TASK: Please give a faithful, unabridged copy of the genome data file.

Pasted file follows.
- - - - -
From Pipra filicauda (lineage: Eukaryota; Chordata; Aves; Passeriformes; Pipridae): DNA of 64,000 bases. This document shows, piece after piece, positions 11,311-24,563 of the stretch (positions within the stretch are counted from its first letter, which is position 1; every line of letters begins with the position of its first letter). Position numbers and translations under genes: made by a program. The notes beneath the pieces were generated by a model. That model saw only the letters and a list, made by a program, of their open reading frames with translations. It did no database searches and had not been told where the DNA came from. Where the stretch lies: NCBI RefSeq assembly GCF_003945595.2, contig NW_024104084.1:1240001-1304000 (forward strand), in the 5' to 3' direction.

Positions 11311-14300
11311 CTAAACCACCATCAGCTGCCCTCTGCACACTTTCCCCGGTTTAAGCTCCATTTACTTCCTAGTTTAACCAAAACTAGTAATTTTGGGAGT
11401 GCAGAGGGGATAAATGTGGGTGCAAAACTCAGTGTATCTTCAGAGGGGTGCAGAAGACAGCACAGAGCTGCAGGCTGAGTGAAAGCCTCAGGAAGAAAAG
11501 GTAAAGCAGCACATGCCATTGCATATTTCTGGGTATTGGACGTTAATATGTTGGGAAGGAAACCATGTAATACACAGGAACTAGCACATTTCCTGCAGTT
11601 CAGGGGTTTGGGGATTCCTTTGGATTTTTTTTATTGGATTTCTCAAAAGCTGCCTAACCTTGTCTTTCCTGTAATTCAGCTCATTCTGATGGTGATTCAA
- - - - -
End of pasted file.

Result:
From Pipra filicauda (lineage: Eukaryota; Chordata; Aves; Passeriformes; Pipridae): DNA of 64,000 bases. This document shows, piece after piece, positions 11,311-24,563 of the stretch (positions within the stretch are counted from its first letter, which is position 1; every line of letters begins with the position of its first letter). Position numbers and translations under genes: made by a program. The notes beneath the pieces were generated by a model. That model saw only the letters and a list, made by a program, of their open reading frames with translations. It did no database searches and had not been told where the DNA came from. Where the stretch lies: NCBI RefSeq assembly GCF_003945595.2, contig NW_024104084.1:1240001-1304000 (forward strand), in the 5' to 3' direction.

Positions 11311-14300
11311 CTAAACCACCATCAGCTGCCCTCTGCACACTTTCCCCGGTTTAAGCTCCATTTACTTCCTAGTTTAACCAAAACTAGTAATTTTGGGAGT
11401 GCAGAGGGGATAAATGTGGGTGCAAAACTCAGTGTATCTTCAGAGGGGTGCAGAAGACAGCACAGAGCTGCAGGCTGAGTGAAAGCCTCAGGAAGAAAAG
11501 GTAAAGCAGCACATGCCATTGCATATTTCTGGGTATTGGACGTTAATATGTTGGGAAGGAAACCATGTAATACACAGGAACTAGCACATTTCCTGCAGTT
11601 CAGGGGTTTGGGGATTCCTTTGGATTTTTTTTATTGGATTTCTCAAAAGCTGCCTAACCTTGTCTTTCCTGTAATTCAGCTCATTCTGATGGTGATTCAA